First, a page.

Photo by Robyn Von Swank

The Lesbian Couple Embarking on a Comedy Tour to Burst the 'Liberal Bubble'

Cameron Esposito and Rhea Butcher are out and proud wives on a mission to connect with audiences in rural areas resembling their hometowns.

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Sep 21 2017, 3:55pm

Photo by Robyn Von Swank

Cameron Esposito and Rhea Butcher create a new definition of "work wives," as they're actual wives who work together. Not exclusively—as comics, actors, and writers, they each have their own enviable bodies of work—though their frequent collaborations are part of their appeal. Solo, Esposito has popped up on IFC's Maron, Garry Marshall's Mother's Day (as Sarah Chalke's better half), and the Sundance flicks First Girl I Loved and Sleight. Butcher played herself on several episodes of TruTV's Adam Ruins Everything and, like her wife, has made several appearances on late night shows. Both have also released live albums within the last few years and named in Variety's "10 Comics to Watch For."

The Los Angeles-based couple co-host a weekly stand-up show at UCB called "Put Your Hands Together," and are also the creators and stars of Take My Wife, a digital series that premiered on NBC's comedy streaming site Seeso last year. (Though they've shot and edited the entire second season, Seeso's recent shuttering has currently left new episodes without a home, spawning a fan-driven effort to find a new one.) Esposito and Butcher are now going on a 20-show tour titled "Back to Back" across America, kicking off today in Seattle at the Neptune Theater.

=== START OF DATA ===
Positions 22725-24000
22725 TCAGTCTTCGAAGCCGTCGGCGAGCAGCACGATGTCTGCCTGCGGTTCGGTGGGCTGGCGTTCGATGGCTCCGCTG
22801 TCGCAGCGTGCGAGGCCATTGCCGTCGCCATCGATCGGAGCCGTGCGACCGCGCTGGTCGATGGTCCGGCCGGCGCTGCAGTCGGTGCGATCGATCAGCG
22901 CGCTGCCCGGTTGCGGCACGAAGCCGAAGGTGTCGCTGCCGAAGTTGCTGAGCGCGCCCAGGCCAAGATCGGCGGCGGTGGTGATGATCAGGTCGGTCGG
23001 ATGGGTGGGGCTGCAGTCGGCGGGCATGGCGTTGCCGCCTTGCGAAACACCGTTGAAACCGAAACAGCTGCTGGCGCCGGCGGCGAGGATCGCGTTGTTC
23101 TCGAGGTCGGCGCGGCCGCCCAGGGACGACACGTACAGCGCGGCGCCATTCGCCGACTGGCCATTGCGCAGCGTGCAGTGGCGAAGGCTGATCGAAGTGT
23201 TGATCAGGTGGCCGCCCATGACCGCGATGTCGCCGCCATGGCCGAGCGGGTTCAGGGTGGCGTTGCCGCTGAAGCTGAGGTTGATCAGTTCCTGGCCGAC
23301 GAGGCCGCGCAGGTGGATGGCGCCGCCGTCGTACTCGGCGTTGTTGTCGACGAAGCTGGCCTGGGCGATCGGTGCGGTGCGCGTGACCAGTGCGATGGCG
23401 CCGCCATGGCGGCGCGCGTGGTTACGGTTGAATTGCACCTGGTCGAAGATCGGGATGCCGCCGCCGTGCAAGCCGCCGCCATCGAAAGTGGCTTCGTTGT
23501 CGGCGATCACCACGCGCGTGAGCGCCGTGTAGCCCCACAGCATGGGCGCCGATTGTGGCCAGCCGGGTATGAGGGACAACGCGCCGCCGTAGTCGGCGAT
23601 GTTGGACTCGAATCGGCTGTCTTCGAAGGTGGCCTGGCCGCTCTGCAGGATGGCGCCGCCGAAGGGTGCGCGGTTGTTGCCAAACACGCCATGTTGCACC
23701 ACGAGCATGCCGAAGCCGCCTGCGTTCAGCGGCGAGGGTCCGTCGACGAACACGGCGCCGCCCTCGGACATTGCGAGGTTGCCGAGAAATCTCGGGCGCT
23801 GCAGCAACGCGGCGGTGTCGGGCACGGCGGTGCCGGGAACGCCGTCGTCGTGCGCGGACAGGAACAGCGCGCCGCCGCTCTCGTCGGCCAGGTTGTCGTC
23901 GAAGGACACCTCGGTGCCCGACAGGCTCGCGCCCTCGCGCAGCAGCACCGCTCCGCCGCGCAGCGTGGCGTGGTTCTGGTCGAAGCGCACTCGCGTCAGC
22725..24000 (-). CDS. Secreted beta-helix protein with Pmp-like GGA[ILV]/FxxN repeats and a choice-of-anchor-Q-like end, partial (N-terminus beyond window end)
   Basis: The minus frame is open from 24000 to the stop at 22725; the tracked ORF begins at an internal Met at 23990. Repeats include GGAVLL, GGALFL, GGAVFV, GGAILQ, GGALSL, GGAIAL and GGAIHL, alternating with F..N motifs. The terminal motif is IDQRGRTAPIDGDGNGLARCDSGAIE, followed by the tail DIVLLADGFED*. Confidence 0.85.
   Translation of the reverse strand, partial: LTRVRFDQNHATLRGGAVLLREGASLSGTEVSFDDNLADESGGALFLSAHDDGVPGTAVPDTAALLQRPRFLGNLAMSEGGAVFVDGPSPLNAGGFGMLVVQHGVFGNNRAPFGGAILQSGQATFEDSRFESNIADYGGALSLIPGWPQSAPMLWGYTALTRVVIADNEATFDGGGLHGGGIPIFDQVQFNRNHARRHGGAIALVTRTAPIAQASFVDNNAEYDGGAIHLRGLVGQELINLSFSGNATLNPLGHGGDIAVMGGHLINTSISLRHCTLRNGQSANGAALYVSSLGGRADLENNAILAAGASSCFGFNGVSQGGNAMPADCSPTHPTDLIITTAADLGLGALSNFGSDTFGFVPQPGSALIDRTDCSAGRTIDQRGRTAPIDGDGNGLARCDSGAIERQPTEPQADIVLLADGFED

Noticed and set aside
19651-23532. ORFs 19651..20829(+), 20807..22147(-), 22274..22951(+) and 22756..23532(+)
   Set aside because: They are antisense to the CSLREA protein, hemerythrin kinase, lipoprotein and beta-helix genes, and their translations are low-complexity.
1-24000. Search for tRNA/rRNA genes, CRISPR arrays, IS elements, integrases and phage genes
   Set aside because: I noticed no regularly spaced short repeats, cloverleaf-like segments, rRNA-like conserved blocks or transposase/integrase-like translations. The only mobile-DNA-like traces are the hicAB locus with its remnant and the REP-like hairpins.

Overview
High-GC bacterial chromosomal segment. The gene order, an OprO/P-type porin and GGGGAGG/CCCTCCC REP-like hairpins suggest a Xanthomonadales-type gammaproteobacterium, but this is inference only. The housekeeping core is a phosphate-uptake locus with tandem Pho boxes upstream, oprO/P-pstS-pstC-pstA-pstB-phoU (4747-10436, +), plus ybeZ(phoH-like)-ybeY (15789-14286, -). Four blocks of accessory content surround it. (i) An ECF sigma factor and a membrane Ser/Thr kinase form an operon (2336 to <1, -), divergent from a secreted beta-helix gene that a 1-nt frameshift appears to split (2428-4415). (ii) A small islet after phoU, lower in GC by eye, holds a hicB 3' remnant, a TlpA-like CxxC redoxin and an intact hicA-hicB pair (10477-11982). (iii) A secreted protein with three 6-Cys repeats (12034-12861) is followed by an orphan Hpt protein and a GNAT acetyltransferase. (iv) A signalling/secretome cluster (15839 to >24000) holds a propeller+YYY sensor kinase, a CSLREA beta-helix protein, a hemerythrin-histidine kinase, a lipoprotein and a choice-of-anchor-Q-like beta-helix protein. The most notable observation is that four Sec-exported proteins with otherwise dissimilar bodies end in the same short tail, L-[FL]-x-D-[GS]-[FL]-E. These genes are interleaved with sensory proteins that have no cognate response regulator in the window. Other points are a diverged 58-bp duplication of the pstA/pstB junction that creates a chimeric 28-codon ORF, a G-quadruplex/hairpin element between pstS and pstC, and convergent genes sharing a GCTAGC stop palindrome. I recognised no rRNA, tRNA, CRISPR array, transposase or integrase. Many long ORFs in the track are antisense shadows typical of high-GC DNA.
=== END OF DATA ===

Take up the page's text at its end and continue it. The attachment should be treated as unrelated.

The couple have toured together before, but this time will be different, as they're going for an extended period of time and traveling by bus. Along with their tour manager and extremely Instagrammable pup Murph the Derph, Esposito and Butcher joke they were "already rock stars, and now we have the bus to match it."

"We have a bus driver," Butcher told Broadly. "I wasn't able to secure my CDL fast enough so unfortunately I cannot drive the bus."


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The couple both note it will be a "challenge" (mostly because they'll be "seeing each other's faces all the time," according to Esposito), but for a couple who already works so closely, it doesn't seem like too much of a concern. In fact, this tour will be different for them as they will take the stage together for a half hour—something they've done at UCB but never for audiences outside of LA.

"We perform as a duo act," Esposito explained. "It's super fun because Rhea actually makes me laugh on stage. I will say that as a comic, your worst nightmare is that somebody else will get on stage with you and steal your spotlight and it has been great working with Rhea. It's super fun. It's not something I ever thought would be part of my life."

Both onstage and in their digital series, Esposito and Butcher aren't afraid of touching third-rail topics. Take My Wife had an entire episode dedicated to rape jokes in stand-up, with Butcher coming out as a survivor of sexual assault. They are both visibly queer by conventional standards, and accompany that with unabashed, unapologetic progressive commentary. That kind of thing is expected in liberal Los Angeles, but the same can't be said for some cities where "Back to Back" is headed.